• Núria Picas (Spain) — 2nd 2013 and 2014 UTMB
  • Nathalie Mauclair (France) — 3rd 2014 UTMB
  • Fernanda Maciel (Brazil) — 4th 2014 UTMB
  • Ildiko Wermescher (Hungary) — 6th 2014 UTMB
  • Emily Richards-Chisolm (USA) — 9th 2014 UTMB

And some more women who have, over the years, finished well at UTMB and who are not on the entrants lists for the 2015 UTMB or any of its sister races:

  • Meghan Arbogast (USA)
  • Francesca Canepa (Italy)
  • Helen Cospolich (USA)
  • Katia Fori (Italy)
  • Lizzy Hawker (Switzerland)
  • Audrey Meyer (France)
  • Emma Roca (Spain)
  • Maria Semerjian (France)

Notable Men Not Currently on the 2015 UTMB List

Here are the men from last year’s top 10 who are not currently on the 2015 UTMB entrants list, or the entrants lists of any of its sister races. In short, only one man from last year’s top 10 is currently planning to return, Gediminus Grinius:

  • François D’Haene (France) — 2014 UTMB Champion
  • Tòfol Castanyer (Spain) — 2nd 2014 UTMB
  • Iker Karrera (Spain) — 2nd 2014 UTMB
  • Jason Schlarb (USA) — 4th 2014 UTMB
  • Andrew Tuckey (Australia) — 6th 2014 UTMB
  • Sondre Amdahl (Norway) — 7th 2014 UTMB
  • Carlos Sá (Portugal) — 8th 2014 UTMB
  • Bertrand Collomb-Patton (France) — 9th 2014 UTMB
  • Stéphane Brogniart (France) — 10th 2014 UTMB

And some more men who have finished well at UTMB in recent years and who are not on the 2015 UTMB entrants list, or the entrants list of any sister races:

  • Jez Bragg (United Kingdom)
  • Jonas Buud (Sweden)
  • Sebastien Chaigneau (France)
  • Julian Chorier (France)
  • Mike Foote (USA)
  • Miguel Heras (Spain)
  • Kilian Jornet (Spain)
  • Tsuyoshi Kaburaki (Japan)
  • Arnaud Lejeune (France)
  • Thomas Lorblanchet (France)
  • Timothy Olson (USA)
  • Mike Wolfe (USA)

Notable Women on the 2015 Sister Races Entrants Lists

CCC

  • Sonia Escuriola (Spain)
  • Sandi Nypaver (USA)
  • Mira Rai (Nepal)
  • Alicia Shay (USA)

TDS

  • Juliette Blanchet (France)
  • Stephanie Case (Canada)
  • Andrea Huser (France) — 7th 2014 UTMB
  • Delphine Roux (France)

Notable Men on the 2015 Sister Races Entrants Lists

CCC

  • Dylan Bowman (USA)
  • Zach Miller (USA)
  • Sebastien Nain (France)
  • Diego Pazos (Switzerland) — 11th 2014 UTMB
  • Philipp Reiter (Germany)
  • Brian Tinder (USA)
  • Tim Tollefson (USA)
  • Chris Vargo (USA)
  • Alex Varner (USA)

TDS

  • Jordi Bes (Spain)
  • Cyril Cointre (France)
  • Anton Guillon (France)

Call for Comments

  • Group think time! Which top entrants did we miss? With thousands of names to sift through, we’re sure we missed a couple key runners. Let us know if you think someone should be included on these lists.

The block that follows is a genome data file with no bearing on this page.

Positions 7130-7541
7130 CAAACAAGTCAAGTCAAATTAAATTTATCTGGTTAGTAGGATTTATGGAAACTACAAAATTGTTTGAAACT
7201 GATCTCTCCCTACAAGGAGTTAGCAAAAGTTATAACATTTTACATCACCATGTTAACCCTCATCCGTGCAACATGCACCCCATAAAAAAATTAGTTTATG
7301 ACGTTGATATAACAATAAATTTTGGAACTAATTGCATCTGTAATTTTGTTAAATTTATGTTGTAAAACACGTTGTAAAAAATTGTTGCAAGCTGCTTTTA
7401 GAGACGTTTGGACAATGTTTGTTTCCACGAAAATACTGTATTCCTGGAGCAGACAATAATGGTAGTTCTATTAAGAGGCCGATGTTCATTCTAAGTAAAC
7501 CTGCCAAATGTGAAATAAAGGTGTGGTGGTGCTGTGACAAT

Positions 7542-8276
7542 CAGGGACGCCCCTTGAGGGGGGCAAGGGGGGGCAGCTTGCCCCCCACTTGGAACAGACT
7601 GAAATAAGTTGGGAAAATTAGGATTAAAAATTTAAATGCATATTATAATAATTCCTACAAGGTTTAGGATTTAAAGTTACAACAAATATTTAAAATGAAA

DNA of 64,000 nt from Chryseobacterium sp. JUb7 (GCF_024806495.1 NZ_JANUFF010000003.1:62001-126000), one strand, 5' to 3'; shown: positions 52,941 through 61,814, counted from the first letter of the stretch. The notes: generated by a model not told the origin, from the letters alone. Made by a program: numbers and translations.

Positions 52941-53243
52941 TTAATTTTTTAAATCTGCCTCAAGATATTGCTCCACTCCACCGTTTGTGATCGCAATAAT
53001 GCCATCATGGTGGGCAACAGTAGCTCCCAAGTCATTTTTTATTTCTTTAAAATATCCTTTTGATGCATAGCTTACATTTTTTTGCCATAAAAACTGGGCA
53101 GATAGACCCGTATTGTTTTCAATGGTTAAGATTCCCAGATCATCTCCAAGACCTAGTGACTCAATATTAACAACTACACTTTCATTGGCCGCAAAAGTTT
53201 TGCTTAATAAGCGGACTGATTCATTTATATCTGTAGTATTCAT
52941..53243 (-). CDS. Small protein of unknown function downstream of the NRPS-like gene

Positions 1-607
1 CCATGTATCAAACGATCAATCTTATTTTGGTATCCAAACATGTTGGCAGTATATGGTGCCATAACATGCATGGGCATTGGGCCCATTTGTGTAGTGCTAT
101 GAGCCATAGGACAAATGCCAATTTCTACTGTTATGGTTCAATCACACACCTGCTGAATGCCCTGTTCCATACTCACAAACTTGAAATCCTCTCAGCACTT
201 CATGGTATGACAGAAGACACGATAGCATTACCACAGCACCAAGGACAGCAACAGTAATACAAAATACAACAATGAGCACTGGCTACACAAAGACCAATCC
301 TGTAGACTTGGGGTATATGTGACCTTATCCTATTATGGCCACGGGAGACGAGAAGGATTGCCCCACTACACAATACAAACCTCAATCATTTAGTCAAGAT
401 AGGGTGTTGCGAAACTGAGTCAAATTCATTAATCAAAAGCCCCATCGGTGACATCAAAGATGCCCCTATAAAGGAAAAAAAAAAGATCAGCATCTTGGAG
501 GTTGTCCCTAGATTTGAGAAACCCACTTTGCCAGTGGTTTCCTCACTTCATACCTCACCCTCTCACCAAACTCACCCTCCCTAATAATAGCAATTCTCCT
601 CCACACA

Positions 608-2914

• Who do you think will be competing for men’s and women’s wins?
  • Who would you most like to see added to the field?
  • Did you gain entry to this year’s UTMB or one of its sister races? Tell us about how excited you are to visit the Mont Blanc environs this summer!
Meghan Hicks

is iRunFar.com’s Senior Editor, the author of ‘Where the Road Ends: A Guide to Trail Running,’ and a Contributing Editor at Trail Runner magazine. The converted road runner finished her first ultramarathon in 2006 and loves using running to visit the world’s wildest places. For more information on Meghan and her adventures, please visit her personal website.

There are 37 comments

    1. Meghan Hicks

      Emir,

      I’m not sure ‘boycotting’ is the right word. With The North Face as the highest-level UTMB sponsor for so many years, TNF-sponsored athletes no doubt had great opportunities for financial support to race it. My guess is that this budget is being directed elsewhere now, so it’s not as financially easy for a TNF athlete who wants to run UTMB to do so. Salomon runners are always more Skyrunning focused, as the company is a sponsor of the international Skyrunning series. And Montrail/Mountain Hardwear has lost some key members of its ultrarunning team, and they were already small to start with, so I’m guessing their absence is a numbers game. The Nike Trail Team is going to be heavily represented, especially at the CCC. I have no doubt that this a conscious choice on their part.

      1. TropicalJohn

        One can only hope that this isn't the beginning of the "shoe wars" that dominate the road running and marathon circuits. But it certainly has that look.

        1. Ben_Nephew

          Well, if these shoe wars are associated with a major commitment to supporting athletes and building competitive fields, I'm not sure I'd have much of a problem with that. I think this development at UTMB underscores a major issue with competitive ultrarunning right now. Competitive fields depend on companies paying to send athletes to events, which is backwards and results in what you see here when event sponsors overlap with athlete sponsors. Events should be supporting competitive fields. This requires either some sort of governing body, or events that have enough financial support to support bringing in runners. The latter seems unlikely to occur in the U.S. due to 1. the size restrictions on many races 2. an inability to attract a major corporate sponsor (John Hancock, Bank of America, etc.) 3. outsourced for-profit race management (The North Face). I think the competitiveness of many races is a testament of the desire of athletes for competitive events and the scarcity of events that offer substantial prize money.

        2. @SageCanaday

          It seems that Montrail (and the "Montrail cup" races) does/do limit which top runners qualify for WS100 though? I haven't been around long enough to know much about the "shoe wars" that dominate road running and marathon circuits… as the only thing I've really seen in those circles is that Nike has a chokehold on the USATF and wearing more than one 3" logo at the Olympic Trials is an absolute "no no" that gets you a lot of black, electrical tape strips on your uniform! Forget about running shirtless on the track and road as well…